The consensus of public opinion accorded John R. W. Hitchcock a prominent position in San Joaquin county. He occupied an enviable place in political circles, and his public career was an honor to the county which honored him. The moral, intellectual and material welfare of the county was a matter of deep concern to him, and he put forth effective effort in behalf of general progress and improvement and left the impress of his individuality for good upon the section of the state in which he so long made his home. He also aided in forming the organic law of California as a member of the constitutional convention, and, moreover, he is entitled to distinction as one of the California pioneers of 1849.
Mr. Hitchcock was born at Richmond, Virginia, on the 21st of October, 1825, and was a son of John and Maria (Frazier) Hitchcock. His education was acquired in the Baptist College of Richmond, Virginia, and he possessed a studious nature which caused him to read extensively and to keep well informed on topics of general interest. He was a broad and well trained man and he had intimate knowledge of the events and questions which claimed the attention of the thinking world. In 1849 he left virginia for California, attracted by the discovery of gold on the Pacific coast and the opportunity which was thereby developed in all lines of business activity. He took passage on the ship Glenmore in the month of April and sailed around Cape Horn, arriving in San Francisco on the 5th of october of the same year. He worked for three years in the gold mines of Tuolumne and Merced counties, and during this time accumulated sufficient capital to enable him to establish a good home and business of his own. Late in the year 1852 he settled in San Joaquin county, locating in Castoria township upon the farm where his widow now resides and where he made his home for nearly a half century. He devoted his attention to agricultural pursuits and carried on the work of the farm year after year, transforming its wild lands into richly cultivated fields and making his property a valuable and attractive one. He was always deeply interested in subjects bearing on agriculture and kept fully abreast with the most modern ideas concerning that great department of labor. He served as vice-president and as one of the directors of the District Agricultural Society for three years and was one of the promoters and organizers of the Farmers' Co-operative Society of San Joaquin county. He possessed excellent business qualifications, which he exercised not only in how own behalf, but also for the benefit of others representing the agricultural life of the community.
Mr. Hitchcock was twice married. On the 6th of April, 1858, he was joined in wedlock to Miss Eliza Dickey, of San Joaquin county, and to them were born three children, of whom two are now living: Fannie C., the widow of William Leasey, of San Joaquin county, and now a resident of San Francisco; and John R., who is living in Tulare county, California. For his second wife Mr. Hitchcock chose Josephine Nicewonger, a sister of Levi H. Nicewonger, who is represented elsewhere in this work. This wedding was celebrated on the 26th of June, 1870. Mrs. Hitchcock is a native of Westmoreland county, Pennsylvania, born September 7, 1840. She was reared in the county of her nativity, came to California in 1869, and has since been a resident of San Joaquin county. Of the children born of this marriage five are yet living: Margaret J., the wife of George Leasey, of San Joaquin county; Virginia M., the wife of Everett Salmon, of Stockton, California; Henry H., at home; Crawford C., of San Joaquin county; and George C., at home.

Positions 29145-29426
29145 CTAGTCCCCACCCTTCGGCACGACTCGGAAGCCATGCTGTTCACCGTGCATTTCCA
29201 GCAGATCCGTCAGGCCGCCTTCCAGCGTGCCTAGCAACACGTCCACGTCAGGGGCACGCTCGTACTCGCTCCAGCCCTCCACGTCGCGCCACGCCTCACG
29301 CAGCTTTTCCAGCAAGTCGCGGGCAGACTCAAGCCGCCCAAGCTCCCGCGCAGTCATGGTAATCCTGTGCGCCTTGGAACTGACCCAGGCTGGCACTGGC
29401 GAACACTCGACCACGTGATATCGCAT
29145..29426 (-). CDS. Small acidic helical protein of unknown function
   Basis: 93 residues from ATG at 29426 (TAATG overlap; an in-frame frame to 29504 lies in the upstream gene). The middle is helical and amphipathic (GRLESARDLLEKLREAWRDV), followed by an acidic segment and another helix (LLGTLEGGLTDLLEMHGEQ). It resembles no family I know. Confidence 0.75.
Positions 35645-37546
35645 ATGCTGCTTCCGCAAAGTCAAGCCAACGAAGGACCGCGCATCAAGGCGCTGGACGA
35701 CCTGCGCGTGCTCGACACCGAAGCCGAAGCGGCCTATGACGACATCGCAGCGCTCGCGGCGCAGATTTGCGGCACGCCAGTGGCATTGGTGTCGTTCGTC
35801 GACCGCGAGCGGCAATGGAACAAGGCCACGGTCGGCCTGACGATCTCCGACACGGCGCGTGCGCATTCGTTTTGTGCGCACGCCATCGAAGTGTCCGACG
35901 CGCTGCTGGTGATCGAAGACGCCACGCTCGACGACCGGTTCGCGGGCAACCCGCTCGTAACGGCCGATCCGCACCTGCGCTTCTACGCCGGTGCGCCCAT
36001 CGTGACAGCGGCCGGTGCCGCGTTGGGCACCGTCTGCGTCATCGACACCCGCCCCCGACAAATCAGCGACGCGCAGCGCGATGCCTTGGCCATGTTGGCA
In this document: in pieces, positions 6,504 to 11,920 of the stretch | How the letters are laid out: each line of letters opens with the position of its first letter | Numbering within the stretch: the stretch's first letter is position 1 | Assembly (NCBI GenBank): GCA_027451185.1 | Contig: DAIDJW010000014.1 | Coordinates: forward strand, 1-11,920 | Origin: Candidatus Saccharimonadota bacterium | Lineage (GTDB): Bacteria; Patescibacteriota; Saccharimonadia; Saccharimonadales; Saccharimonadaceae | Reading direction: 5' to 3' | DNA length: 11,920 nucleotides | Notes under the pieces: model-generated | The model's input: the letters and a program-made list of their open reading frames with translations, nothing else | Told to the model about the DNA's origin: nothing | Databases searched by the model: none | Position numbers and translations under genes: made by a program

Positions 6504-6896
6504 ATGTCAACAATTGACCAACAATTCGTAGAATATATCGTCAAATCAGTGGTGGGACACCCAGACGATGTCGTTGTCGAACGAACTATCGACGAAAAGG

Mr. Hitchcock held membership in the Cumberland Presbyterian church, while his widow now attends the Methodist Espiscopal church at Atlanta. She is a stanch advocate of temperance principles and holds membership in the Woman's Christian Temperance Union. Highly esteemed in social circles, she has many friends and enjoys the warm regard of all who know her. Mr. Hitchcock was enabled to leave his widow in comfortable financial circumstances and she now owns a valuable ranch of more than three hundred acres of land, which yields to her a good financial return. Mr. Hitchcock conducted all of his business affairs in capable, energetic manner and his prosperity resulted directly from his own labor. In public affairs he was also influential and was elected and served as a member of the consitutional convention which was held in Sacramento in the '70s. In politics he was a Democrat, but he placed the public welfare before partisanship and gave to every measure which he believed would contribute to general progress his earnest support and loyalty. He was a man whom to know was to respect and honor. He reached the age of seventy-five years, passing away on the 13th of January, 1901. His life record characterized by untiring activity through many years was crowned by successful effort that enabled him in life's evening to enjoy the fruits of his former toil without recourse to further labor.
Source: History of the New California Its Resources and People, Volume II
The Lewis Publishing Company - 1905
Edited by Leigh H. Irvine
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